Google Blocks Two Chrome Extensions For Serving Unauthorized Ads


Google has removed two Chrome extensions from its web store after it was discovered that they were serving unauthorized ads in violation of the company’s terms of service. Both “Add to Feedly” and “Tweet This Page” contained hidden code that served “undesirable” ads to their users while they were browsing the web, The Wall Street Journal reports.

Google first started its crack down on Chrome extensions last December. The search giant now states that all extensions must have “a single purpose that is narrow and easy-to-understand.” But the two banished extensions, which both had less than 100,000 users each, inserted ads into web pages in places where there should have been no ads.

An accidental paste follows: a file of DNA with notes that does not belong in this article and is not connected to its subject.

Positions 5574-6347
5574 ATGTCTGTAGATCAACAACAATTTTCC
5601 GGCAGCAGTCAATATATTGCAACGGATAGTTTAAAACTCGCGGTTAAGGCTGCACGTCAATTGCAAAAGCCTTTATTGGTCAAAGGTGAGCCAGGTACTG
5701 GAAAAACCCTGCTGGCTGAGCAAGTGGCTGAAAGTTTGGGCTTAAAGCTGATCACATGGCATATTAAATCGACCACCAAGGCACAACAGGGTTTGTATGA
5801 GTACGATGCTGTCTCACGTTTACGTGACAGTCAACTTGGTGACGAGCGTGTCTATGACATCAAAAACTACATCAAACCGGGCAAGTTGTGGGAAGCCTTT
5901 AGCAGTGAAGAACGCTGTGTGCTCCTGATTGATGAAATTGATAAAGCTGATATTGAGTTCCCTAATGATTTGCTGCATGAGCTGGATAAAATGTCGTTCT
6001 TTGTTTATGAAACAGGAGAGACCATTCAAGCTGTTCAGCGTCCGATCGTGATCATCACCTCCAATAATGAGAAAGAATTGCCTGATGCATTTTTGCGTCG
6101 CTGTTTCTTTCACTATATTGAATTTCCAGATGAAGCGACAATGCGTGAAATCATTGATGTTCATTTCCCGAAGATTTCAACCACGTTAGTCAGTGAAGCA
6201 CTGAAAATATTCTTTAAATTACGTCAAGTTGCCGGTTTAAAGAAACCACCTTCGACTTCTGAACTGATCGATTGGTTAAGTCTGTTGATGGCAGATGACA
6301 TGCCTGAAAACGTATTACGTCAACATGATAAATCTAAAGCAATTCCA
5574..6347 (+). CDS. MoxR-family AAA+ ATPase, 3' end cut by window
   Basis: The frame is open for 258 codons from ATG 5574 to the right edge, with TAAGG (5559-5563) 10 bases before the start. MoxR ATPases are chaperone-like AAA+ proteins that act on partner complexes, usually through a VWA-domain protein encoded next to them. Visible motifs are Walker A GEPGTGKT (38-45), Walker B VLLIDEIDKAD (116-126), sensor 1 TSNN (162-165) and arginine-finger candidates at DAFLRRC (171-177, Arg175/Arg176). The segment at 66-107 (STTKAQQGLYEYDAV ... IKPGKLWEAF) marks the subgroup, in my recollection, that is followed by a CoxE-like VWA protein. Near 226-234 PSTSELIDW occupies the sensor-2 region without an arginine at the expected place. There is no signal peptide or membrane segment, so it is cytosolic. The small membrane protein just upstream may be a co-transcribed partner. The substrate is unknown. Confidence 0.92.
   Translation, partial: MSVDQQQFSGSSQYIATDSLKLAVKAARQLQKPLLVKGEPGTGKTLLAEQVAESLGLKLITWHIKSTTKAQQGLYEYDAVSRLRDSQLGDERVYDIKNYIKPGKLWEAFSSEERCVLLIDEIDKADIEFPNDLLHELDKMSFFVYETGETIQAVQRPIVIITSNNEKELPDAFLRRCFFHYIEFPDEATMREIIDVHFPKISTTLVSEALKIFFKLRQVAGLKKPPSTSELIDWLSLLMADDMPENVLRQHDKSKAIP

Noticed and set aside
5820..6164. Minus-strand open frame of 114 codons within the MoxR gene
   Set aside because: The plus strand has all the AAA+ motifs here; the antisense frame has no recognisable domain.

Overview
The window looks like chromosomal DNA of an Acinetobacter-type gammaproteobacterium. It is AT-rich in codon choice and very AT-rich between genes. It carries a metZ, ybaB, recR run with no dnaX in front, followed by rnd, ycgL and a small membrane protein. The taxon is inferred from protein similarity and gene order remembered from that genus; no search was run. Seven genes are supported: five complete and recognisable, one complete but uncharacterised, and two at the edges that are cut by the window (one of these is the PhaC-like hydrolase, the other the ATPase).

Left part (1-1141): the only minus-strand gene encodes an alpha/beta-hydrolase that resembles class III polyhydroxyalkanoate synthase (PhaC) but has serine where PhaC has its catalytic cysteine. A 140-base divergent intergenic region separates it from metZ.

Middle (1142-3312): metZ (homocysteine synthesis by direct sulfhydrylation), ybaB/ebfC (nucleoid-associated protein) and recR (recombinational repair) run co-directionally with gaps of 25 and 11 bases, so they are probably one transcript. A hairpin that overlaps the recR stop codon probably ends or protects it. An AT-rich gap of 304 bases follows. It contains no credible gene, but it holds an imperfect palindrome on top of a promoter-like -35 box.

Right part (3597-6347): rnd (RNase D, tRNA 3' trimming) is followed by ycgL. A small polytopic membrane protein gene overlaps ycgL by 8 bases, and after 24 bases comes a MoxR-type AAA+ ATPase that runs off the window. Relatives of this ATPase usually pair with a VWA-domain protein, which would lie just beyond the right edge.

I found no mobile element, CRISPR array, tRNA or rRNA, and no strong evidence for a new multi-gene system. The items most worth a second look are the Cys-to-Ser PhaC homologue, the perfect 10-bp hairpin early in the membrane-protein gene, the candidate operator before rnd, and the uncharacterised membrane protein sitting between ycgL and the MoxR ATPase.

They weren’t always bad extensions, however. Add to Feedly, which was developed by Amit Agarwal, contained no adware until it was purchased for a four-figure sum. A month later, its new owners quietly updated the extension to incorporate advertising without making it known to users.

“These aren’t regular banner ads that you see on web pages; these are invisible ads that work the background and replace links on every website that you visit into affiliate links,” Agarwal explained on his website. “In simple English, if the extension is activated in Chrome, it will inject adware into all web pages.”

Tweet This Page was also purchased before it was updated. Both extensions had five-star reviews before they showed ads, but they quickly fell to one-star reviews after being updated. Of course, that won’t stop the new owners from showing ads to make a quick buck.